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Federalist No. 10: Controlling the Violence of Faction
The central idea behind the American constitutional republic is expressed in her first constitutional document, the Declaration of Independence: governments derive their just powers from the consent of the governed. This idea is simple to state and hard to implement.
We must recognize that ideas can’t implement themselves. They can be implemented only within some political structure. All political structures entail a tendency for governments to act on behalf of factions within the population, and then to assure us that they are promoting the common interest all the same.
In Federalist No. 10. Madison tells us that “by faction, I understand a number of citizens, whether amounting to a majority or a minority of the whole, who are united and actuated by some common impulse of passion, or of interest, adverse to the rights of other citizens, or to the permanent and aggregate interests of the community.”
Madison was referring to the ability of some people to use the powers of government to their advantage by imposing disadvantages on other people. Faction is a quality of human nature that resides in our abilities to see our favored projects as especially beneficial for society. Someone might think a marshland would make a wonderful wildlife refuge. That person could always buy the land to create the refuge, perhaps forming a corporation to do so. Doing this, however, would be costly to those who desire the refuge. A cheaper alternative might be to petition a legislature to fund the refuge. In this way, taxpayers who do not value the refuge would be forced to support the refuge. This situation illustrates faction at work: a small but influential group of people can secure support for their favored projects by forcing other people to pay for them.
To some extent, virtue within the citizenry can limit the reach of faction as people refrain from using their powers to exploit other citizens. Yet interest could always override virtue, due to the ability of people to convince themselves that their pet projects are invariably publicly beneficial. For this reason, Madison looked to the constitutional structure of government as an instrument for limiting the reach of faction.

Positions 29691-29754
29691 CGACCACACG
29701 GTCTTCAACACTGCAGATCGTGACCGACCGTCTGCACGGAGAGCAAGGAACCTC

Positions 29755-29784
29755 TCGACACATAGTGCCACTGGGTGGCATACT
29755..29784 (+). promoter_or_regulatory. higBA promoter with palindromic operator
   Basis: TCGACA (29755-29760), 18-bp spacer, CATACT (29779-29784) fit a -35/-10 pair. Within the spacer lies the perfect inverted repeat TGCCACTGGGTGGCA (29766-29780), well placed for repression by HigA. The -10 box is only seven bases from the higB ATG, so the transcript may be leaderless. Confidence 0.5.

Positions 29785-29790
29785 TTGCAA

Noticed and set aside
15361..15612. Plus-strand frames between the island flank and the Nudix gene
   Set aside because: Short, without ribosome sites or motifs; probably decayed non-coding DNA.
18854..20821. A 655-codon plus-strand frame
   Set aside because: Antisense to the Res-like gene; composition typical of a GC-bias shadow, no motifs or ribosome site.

In this respect, the American Constitution featured a strong preference for local government, where people knew one another, over national government where most people were strangers. The American Constitution sought to limit faction by explicitly enumerating the powers of the federal government, with everything not enumerated being limited to states and to individual citizens. For the past century or so, however, this Constitutional limitation has pretty much given way to plenary authority by the federal government.
Between the Revolution initiated in 1776 and the Constitution established in 1789, America was governed under Articles of Confederation. The Articles recognized 13 independent states along with establishing a Continental Congress. That Congress, however, had no ability to tax and regulate individual citizens. All it could do was request support from state legislatures. In February 1787, the Continental Congress established a Convention to meet in Philadelphia to recommend repairs to the Articles. What emerged from that Convention, however, was not repair but a new Constitution that established a national form of government.
What ensued was a two-year period of intense controversy over ratification of the new Constitution. The 85 essays that comprise what we now know as The Federalist were a series of newspaper articles written to support the Constitution against opposition from those who wanted to continue with the Articles. Despite the ensuing controversy, we should note that both proponents and opponents of the new Constitution agreed that the prime purpose of government was to secure individual liberty. They also recognized that intrusive government was the prime danger to liberty, even though it was also recognized that some government was necessary to preserve and protect the American system of liberty.
Madison sought to explain how the proposed Constitution entailed a structure of fragmented and limited powers that would limit the damage created by faction. In being founded on a Constitution of liberty, the American republic expressly rejected the system of feudal duties and obligations that characterized the European societies of the time. Starting around the time of Theodore Roosevelt, however, the Progressivist movement within America has been striving to reinstate some of the status-based relationships of feudal times. This fits the Progressivist vision of government as the principle source of goodness in society. A battle for the soul of America has been underway for about a century, with the principle fault line being whether government is a virtuous artifice that is central to human flourishing, and with faction enabling governments to do their inherently good work, or whether government is a necessary evil that is always in danger of trampling on individual liberty.
Richard E. Wagner is Holbert Harris Professor of Economics at George Mason University.
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